Adi Talwar

Attendees at a Manhattan Community Board 12 hearing earlier this year.

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As someone in my second non-consecutive stint serving on a community board, I have to own up.

The primary reason New York City community boards have any substantive usefulness is that they frequently serve as inconvenient flies in the land use ointment.

But, when you have an administration so intent upon laying facts in the ground, the last thing they want is for anyone to have the ability to slow the process down and subject proposals to scrutiny.

As a former agency counsel and Brooklyn coordinator at the Mayor’s Community Assistance Unit, I’ve been watching Community Boards and attending their meetings for over two decades and I’ve noticed the most effective ones are those which have members who’ve acquired expertise and institutional memory.

And the proposed charter amendment to impose community board term limits is an effort to eliminate the administrative roadblock called “scrutiny” in the name of “Good Government.”

It is an effort to impose opaque government in the name of transparency.

As the civil servants in “Yes Minister” were wont to admit in private: “Rotation is castration.”

I’d be the first to agree that boards with too many longtime members can become stagnant and unrepresentative of the community, but when they become so, the solution is for the Councilmembers and borough presidents who appoint them to do their jobs and replace members who’ve lost their vitality.

But that might take some guts.

The argument for community board term limits is based upon the silly presumption that the highest and best purposes of democracy are best served when everyone gets their turn

But this is government, not kindergarten and I would argue to the contrary that the highest and best purposes are served when the interests of communities are most effectively safeguarded.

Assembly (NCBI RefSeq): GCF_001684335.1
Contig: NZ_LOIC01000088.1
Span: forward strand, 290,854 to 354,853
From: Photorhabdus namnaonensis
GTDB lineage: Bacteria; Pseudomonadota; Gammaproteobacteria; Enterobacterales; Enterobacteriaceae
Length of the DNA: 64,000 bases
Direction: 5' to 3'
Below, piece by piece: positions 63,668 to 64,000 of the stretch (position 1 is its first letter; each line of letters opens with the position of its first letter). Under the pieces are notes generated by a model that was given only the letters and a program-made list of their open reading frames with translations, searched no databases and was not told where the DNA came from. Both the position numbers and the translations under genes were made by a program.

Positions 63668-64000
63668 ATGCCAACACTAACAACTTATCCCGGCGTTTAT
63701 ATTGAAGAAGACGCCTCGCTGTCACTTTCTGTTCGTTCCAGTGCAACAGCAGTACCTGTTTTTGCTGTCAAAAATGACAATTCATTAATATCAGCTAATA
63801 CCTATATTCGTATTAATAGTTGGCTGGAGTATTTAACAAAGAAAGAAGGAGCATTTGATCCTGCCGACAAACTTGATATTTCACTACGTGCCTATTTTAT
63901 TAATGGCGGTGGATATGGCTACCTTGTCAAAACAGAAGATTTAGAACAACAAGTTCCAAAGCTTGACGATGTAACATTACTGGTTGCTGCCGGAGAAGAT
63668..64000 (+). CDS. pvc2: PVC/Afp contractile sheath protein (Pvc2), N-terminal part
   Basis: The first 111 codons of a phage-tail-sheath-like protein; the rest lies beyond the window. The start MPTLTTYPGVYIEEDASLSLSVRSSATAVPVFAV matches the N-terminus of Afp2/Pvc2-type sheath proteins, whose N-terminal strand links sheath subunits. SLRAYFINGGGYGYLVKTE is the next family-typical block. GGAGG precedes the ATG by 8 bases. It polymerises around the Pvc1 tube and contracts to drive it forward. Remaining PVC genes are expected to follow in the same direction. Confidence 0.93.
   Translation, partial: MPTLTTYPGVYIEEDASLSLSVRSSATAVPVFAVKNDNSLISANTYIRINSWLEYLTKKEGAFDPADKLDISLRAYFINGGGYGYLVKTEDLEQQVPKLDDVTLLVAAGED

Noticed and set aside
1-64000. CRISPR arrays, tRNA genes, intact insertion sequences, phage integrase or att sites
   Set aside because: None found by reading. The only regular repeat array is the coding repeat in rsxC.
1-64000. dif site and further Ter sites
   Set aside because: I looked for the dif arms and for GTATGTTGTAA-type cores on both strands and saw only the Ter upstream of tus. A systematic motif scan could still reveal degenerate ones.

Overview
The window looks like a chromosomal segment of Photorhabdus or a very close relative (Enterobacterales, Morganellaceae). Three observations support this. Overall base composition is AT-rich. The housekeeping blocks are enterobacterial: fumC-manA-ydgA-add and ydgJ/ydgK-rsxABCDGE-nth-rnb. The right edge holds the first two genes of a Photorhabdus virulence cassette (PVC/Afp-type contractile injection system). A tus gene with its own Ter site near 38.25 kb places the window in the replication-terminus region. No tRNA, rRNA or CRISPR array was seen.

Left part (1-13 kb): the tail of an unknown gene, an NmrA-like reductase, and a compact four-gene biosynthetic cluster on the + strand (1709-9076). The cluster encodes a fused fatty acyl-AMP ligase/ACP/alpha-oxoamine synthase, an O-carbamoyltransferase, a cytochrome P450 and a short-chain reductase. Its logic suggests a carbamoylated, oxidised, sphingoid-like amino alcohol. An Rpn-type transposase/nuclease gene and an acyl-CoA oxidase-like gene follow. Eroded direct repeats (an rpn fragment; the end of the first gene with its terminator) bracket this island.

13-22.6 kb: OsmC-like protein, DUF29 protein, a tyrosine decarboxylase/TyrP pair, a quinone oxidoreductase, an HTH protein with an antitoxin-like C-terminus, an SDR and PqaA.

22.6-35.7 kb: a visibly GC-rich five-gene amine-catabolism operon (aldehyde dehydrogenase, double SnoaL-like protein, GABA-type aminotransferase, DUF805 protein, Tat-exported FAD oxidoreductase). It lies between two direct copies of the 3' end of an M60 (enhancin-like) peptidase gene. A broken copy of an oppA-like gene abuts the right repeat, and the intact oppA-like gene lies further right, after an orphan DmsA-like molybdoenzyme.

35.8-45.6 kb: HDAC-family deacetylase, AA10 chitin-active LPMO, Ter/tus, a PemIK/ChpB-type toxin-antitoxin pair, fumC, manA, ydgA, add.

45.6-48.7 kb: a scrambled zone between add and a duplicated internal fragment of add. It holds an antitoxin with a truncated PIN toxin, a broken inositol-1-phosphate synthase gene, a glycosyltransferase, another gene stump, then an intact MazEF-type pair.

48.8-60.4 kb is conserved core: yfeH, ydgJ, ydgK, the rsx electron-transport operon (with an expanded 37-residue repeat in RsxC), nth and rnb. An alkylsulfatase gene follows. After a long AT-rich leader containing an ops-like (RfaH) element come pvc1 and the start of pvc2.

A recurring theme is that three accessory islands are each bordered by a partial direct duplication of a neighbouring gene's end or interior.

Now, if, if supporters of community board term limits like Councilman Brad Lander and Borough President Eric Adams were sincere about their reasons for doing this, they would not need a charter amendment—they would just implement them on their own, in the same manner in which they’ve implemented “participatory budgeting.”

That is, they would do this, if it were about facilitating democracy as opposed to it being about facilitating development.

But I cannot help believing that the real idea is to impose a policy across the city that greases the wheels for the sort of “progressive development” favored by the mayor.

By “progressive development,” I mean the aggressive efforts by the mayor and his allies to use every last piece of land in the city for market-rate high-rise luxury development with some segment dedicated to “affordable” housing.

I don’t invariably oppose such plans; more often than not I favor them, but I think they should be subjected to the same scrutiny as any other proposed zoning variance and zoning change.

The reason I think term limits will lead to easier passage of such plans, with less scrutiny, is that many of the most affected boards tend to have long time experienced members with histories and knowledge of the land use process, both from a nuts and bolts perspective and from an historical perspective in their areas. This has led to both aggressive questioning and aggressive negotiation.

Though Councilmembers and borough presidents have some ability to get rid of troublesome members, this involves subjecting themselves to unwanted controversy and scrutiny. With term limits, such members are disposed far more easily, allowing them to be replaced with the more pliable.

The comparison of term limited community board members to term-limited City Councilmembers is specious. The Council has full time professional staff. Despite lip service in this direction from the city, the city will never provide the Boards with the tools they need to fight the combined forces of the city and developer lawyers and lobbyists—in fact, the trend has been to cut what little resources the boards have even further and to make them even more dependent on the borough presidents and mayoral agencies.

The one line of defense the Boards have is members with years and sometimes decades of expertise, negotiating experience and institutional memory—and now the city proposes to take that away in the name of opening up the process. This is opening up the process in the manner of slashing one’s own wrists.

Howard Graubard, an attorney, Brooklyn resident and former aide to a state Senate minority leader, blogged about local, state and national politics at Ben Smith’s “Room 8” (and elsewhere) in 2006-’16 under the pseudonym “Gatemouth.” (No one was fooled.)